Dear Dr. Ortiz,
This letter is my official notification of my intent to resign from Allan Hancock College as of June 5th, 2010.
I have served the District full time for 32 years and have thoroughly enjoyed a professional career that has allowed for unceasing innovation, creativity and intellectual and personal growth.
During these years, I have been extremely fortunate to work shoulder to shoulder with brilliant and devoted faculty (and several very progressive and supportive administrators, as well) on large and small grant funded innovations, curriculum creation and revision, learning communities, computer enhanced instruction, distance learning, learning styles, team teaching and grading, and several textbooks. Of course, the list is much, much longer than this.
I would like to elaborate on one of these extraordinary opportunities. My most exciting classroom, the one I had been building in my imagination for at least 15 years, finally materialized when I taught my English 101 class at the Lompoc Valley Center in Room 2-214 this past fall: 28 powerful, easy to use, large screen Macintosh computers with stunning visual displays, a very smart instructor podium, complete connectivity to the full resources of the Internet for each student, full access to all the collaborative learning possibilities of Blackboard, and a wonderful data projector for displaying texts, graphics and, videos. For the first and only time in my career, I was finally able to fuse the enormous power of educational technology with all the advantages of traditional, live classroom instruction. I also got our tech people to install a more powerful wireless network in the room, which allowed a blind student to fully participate on his own Braille programmed laptop. Other students, who preferred to work on their personal laptop computers, were able to do so as well. As you can see, in this classroom, the distinctions between live and online learning modalities simply disappeared and reemerged as a wholly integrated, powerfully interfused, unified learning environment. I have come to firmly believe that this is the future direction of education.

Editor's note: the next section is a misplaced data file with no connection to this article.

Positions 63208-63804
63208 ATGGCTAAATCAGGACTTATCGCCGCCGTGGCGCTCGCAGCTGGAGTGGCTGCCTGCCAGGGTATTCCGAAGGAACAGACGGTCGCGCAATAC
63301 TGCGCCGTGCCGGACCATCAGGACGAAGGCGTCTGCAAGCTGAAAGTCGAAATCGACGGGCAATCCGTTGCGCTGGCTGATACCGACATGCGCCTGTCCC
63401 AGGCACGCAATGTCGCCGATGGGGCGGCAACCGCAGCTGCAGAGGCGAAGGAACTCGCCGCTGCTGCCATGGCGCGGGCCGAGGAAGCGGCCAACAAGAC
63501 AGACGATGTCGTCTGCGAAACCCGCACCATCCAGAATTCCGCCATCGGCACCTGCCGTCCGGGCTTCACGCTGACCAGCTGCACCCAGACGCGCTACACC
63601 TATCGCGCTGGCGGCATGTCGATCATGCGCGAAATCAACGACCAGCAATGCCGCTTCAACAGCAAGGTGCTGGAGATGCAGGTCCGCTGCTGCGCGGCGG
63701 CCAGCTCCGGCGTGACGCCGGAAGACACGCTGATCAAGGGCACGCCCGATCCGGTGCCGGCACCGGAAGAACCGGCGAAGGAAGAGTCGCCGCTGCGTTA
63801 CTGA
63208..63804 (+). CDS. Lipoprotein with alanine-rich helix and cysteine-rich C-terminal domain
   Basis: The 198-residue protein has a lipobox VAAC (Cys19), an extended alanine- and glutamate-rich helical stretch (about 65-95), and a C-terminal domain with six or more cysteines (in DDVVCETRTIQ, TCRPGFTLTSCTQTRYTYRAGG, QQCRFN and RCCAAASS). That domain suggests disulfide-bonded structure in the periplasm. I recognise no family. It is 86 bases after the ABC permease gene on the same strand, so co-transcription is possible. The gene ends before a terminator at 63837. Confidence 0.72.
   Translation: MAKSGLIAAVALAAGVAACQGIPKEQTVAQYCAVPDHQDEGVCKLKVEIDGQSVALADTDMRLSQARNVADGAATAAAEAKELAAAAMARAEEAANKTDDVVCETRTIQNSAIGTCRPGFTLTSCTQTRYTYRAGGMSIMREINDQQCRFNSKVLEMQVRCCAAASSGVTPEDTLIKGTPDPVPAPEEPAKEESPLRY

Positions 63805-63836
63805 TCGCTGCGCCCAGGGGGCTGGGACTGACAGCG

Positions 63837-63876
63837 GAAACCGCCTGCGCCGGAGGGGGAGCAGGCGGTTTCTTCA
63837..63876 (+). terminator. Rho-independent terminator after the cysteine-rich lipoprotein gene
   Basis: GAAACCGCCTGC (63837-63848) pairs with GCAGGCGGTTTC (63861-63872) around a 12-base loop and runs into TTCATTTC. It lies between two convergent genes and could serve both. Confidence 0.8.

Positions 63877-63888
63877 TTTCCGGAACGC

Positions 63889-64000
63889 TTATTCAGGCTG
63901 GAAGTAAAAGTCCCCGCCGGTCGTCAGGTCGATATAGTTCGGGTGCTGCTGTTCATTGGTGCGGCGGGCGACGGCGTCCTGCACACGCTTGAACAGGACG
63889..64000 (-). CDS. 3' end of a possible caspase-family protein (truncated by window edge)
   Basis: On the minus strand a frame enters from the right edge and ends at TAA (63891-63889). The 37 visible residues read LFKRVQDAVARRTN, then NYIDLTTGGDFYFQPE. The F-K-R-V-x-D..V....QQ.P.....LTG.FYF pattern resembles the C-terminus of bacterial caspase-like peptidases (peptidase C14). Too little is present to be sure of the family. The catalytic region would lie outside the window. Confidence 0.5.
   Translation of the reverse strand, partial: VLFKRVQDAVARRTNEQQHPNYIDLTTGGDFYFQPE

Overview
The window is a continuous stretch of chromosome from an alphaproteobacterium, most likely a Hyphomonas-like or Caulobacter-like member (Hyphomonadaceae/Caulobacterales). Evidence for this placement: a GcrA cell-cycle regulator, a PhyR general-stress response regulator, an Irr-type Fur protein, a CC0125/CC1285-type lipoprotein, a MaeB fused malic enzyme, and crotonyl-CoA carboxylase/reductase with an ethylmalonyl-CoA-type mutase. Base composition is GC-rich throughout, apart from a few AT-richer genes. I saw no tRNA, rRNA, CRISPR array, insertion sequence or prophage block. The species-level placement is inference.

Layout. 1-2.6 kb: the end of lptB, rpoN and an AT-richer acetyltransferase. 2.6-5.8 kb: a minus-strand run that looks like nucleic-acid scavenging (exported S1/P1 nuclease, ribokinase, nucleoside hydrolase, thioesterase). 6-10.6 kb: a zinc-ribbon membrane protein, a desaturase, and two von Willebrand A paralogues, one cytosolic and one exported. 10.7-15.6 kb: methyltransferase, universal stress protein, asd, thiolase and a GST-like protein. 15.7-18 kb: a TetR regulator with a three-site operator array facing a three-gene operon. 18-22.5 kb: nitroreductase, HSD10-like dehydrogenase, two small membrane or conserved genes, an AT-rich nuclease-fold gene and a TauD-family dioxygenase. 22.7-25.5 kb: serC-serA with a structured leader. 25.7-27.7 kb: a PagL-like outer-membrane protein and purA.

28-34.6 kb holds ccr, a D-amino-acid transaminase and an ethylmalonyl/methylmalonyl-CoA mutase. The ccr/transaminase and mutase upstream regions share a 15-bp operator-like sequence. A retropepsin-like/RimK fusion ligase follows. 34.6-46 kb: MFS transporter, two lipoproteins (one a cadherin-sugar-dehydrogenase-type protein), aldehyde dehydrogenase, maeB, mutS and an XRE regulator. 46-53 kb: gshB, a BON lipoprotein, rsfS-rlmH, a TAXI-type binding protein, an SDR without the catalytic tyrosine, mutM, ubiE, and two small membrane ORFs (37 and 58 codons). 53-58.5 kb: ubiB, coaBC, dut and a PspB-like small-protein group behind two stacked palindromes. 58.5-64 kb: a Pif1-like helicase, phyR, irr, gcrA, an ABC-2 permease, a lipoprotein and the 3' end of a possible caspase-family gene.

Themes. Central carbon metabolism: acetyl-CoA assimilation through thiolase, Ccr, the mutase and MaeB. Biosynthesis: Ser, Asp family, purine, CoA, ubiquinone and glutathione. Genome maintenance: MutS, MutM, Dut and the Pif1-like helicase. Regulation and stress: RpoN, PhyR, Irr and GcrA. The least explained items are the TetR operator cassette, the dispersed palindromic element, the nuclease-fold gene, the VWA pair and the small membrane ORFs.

Thus, I urge you to tour this incredible classroom and start to see it as the minimum standard for serving our 21st Century students. The District needs to create this powerful, integrated teaching environment in every single classroom at Allan Hancock College, no matter what the discipline, no matter what the cost. It is not necessary for the future. It is necessary for right now. The very ethnically and socio-economically diverse students in my class were not just ready for the technology in Room 2-214. They downright expected it, and they all eagerly took to it like ducks to water the first day of class. For example, because I had more students than computers in the classroom, my students quickly discovered a way that two of them could both share one large 27 inch Macintosh computer screen if one used Safari and the other used Firefox!
I rarely miss, as you can observe, the opportunity for a mini-lecture. However, I guess I should be a bit less didactic at this point in this letter and become more broadly philosophical. Over the years, I have developed a good, better, best approach to teaching. Every time I prepared for an upcoming lesson, I knew I already had developed a good approach, but I was always haunted by what as of yet untried approaches might work even better, and then, finally, which one would work the very best. In the future, when the District makes important hiring, procedural, and policy decisions that impact the faculty, staff, and students, I urge it to always create the preconditions for such a decision to be between good, better, and best, and to never accept lesser conditions for decision making. If good, better, best are not present in the final options for a decision, simply restart the whole process. My own ceaseless personal inquiry for the best created a great deal of daily stress for me, but, over time, I trust it helped to enhance my pedagogy and enrich the learning of my students. The words of one of my favorite poets, T.S. Eliot, continue to echo in my mind: “We shall not cease from exploration, /And the end of all our exploring /Will be to arrive where we started /And know the place for the first time.“ Becoming a teacher is such a process. In the end, Eliot reminds us, we only learn one truth: “Humility is endless.” I confess that I have only been a student all these years. Sorry, I guess that I have just delivered yet another mini-lecture.
Oddly, I cannot recall a “bad teaching” day. I think back over time and remember running to class or booting up my computer, excited about the day’s lesson and, always, in my head, puzzling over the many possible options with which to best involve students in “deep” learning, learning that transcends bureaucratic objectivist measurements and explores the daily human responsibility of negotiating complex intellectual growth experiences.
I have been ambivalent about my decision to tender my resignation, but formidable health concerns are now taking up an inordinate amount of my time and energy, and they are likely to do more so in the future. Again, I thank the District for offering me so many rich and fulfilling personal, social, and professional experiences over the last 32 years.
I say the following without reservation: It has been a good ride, a really good ride, and I do not regret a single day of it.
Robert Anton Isaacson
Language Arts Department
Allan Hancock College